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Exclusive Coinvision Interview with IPwe's CEO and CTO

#artificialintelligence

Coinvision sat down with Erich Spangenberg and Dan Bork, respectively, the CEO and the CTO of IPwe, a new venture creating a blockchain and AI enabled global patent market that has been attracting a lot of attention in recent months. Coinvision: Can you give us a short overview on IPwe? Maybe a little on how you came up with the business? Erich: IPwe is creating the patent asset class. We are using AI and blockchain to answer basic questions about patents – Do they exist?


Apple patents foldable iPhone

FOX News

Misplacing your smartphone or taking forever to dig it out of a bag can be one of the most annoying parts of owning one, and it appears Apple is aware of this. A newly published patent reveals the Cupertino-based company is developing an iPhone that could grip onto your clothing, making it much harder to lose. This news is buried inside of a new Apple patent for "Flexible display devices" published Nov. 22. Most of the patent focuses on a foldable iPhone-like device (the patent never mentions the smartphone by name), but the patent notes the device would be able to "grip external objects... for example, an item of the user's clothing." The patent notes that the foldable phone would clip onto your clothes using a teeth-like surface.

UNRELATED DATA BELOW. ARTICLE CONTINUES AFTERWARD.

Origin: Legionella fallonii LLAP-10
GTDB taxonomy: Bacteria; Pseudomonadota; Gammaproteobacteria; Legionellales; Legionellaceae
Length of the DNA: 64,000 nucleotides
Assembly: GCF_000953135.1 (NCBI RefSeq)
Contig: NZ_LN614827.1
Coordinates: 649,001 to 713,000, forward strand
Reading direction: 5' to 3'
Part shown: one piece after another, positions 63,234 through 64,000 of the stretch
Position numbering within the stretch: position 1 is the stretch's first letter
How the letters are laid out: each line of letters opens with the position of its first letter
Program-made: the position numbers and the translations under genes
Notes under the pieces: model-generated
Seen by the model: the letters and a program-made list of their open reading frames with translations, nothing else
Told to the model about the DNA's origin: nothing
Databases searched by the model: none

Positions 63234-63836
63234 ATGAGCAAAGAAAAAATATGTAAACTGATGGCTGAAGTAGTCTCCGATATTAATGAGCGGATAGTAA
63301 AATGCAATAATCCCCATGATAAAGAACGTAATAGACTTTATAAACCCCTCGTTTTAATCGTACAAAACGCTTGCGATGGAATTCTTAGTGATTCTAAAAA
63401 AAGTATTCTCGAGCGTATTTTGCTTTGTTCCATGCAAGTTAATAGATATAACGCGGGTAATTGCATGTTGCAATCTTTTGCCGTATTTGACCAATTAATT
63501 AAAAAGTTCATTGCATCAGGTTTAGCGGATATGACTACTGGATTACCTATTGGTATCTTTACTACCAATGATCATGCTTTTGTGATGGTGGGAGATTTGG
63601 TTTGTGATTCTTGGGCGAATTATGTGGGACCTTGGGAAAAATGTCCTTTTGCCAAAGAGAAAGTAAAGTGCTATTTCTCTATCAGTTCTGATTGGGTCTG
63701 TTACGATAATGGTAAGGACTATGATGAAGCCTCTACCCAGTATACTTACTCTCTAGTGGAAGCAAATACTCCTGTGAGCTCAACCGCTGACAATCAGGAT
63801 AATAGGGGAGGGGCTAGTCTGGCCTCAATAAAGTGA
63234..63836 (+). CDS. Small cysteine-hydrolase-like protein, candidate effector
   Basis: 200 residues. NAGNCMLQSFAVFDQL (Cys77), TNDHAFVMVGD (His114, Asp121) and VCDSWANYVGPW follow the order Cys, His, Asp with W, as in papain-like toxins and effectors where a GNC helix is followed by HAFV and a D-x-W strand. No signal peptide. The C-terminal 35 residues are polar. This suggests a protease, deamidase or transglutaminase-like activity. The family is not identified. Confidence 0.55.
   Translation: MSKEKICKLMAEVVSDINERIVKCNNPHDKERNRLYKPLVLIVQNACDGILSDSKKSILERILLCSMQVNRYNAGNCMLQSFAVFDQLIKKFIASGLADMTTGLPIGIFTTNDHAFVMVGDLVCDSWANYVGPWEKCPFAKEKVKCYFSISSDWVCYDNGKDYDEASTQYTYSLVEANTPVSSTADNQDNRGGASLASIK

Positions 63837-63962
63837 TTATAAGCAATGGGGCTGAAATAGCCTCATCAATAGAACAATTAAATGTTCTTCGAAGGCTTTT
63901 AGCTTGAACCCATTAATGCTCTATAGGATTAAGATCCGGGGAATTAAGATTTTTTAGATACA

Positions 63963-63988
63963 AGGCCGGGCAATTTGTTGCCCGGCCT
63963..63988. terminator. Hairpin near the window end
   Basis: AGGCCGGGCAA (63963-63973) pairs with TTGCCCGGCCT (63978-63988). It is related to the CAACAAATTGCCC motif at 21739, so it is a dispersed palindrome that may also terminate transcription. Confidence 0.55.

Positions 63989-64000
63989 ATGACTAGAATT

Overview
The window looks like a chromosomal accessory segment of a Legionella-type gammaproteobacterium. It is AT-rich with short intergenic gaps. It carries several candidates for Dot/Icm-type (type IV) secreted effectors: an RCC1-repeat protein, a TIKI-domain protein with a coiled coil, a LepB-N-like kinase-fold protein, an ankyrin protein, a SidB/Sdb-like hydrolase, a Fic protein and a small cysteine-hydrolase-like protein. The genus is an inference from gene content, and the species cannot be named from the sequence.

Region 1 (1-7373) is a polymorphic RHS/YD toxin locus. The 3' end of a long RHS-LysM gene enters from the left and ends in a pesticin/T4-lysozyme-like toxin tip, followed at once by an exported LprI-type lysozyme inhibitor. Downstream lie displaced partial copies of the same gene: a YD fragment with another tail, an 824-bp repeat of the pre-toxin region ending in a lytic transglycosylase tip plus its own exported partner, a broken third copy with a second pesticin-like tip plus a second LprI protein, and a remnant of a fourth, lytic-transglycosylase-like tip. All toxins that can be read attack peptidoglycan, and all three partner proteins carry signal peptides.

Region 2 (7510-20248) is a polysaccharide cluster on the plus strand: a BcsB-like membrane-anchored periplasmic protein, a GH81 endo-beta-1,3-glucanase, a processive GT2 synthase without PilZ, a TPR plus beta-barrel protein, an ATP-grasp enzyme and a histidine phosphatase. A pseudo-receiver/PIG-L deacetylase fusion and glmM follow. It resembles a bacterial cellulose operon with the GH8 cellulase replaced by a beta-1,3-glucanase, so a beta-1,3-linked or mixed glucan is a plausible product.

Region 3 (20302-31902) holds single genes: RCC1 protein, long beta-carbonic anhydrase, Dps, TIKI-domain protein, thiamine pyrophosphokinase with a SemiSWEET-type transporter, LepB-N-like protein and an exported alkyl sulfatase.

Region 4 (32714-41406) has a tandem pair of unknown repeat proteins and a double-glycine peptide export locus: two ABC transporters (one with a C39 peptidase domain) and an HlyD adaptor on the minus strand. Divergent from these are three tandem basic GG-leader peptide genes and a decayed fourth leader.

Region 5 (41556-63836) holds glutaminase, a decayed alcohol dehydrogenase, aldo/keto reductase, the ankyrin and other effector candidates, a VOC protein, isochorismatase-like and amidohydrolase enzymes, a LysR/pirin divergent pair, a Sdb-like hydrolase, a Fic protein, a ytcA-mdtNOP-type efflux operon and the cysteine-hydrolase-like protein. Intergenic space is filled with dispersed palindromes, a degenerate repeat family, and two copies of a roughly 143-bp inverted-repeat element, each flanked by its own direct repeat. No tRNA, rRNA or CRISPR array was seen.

Can Silly Patents Help Fight Frivolous Lawsuits?

NPR Technology

Better patent your awesome rock band name, before Alexander Reben's website, All Prior Art, algorithmically generates it first. Better patent your awesome rock band name, before Alexander Reben's website, All Prior Art, algorithmically generates it first. Inventors and entrepreneurs have logged years of complaining about the patent system, and there are some good reasons. In 2015, patent litigation rose 13 percent from the previous year according to a study by Unified Patents, and two-thirds of those suits were brought by non-practicing entities, or so-called "patent trolls." Trolls don't make products -- trolls buy up patents so they can sue companies that do actually make products.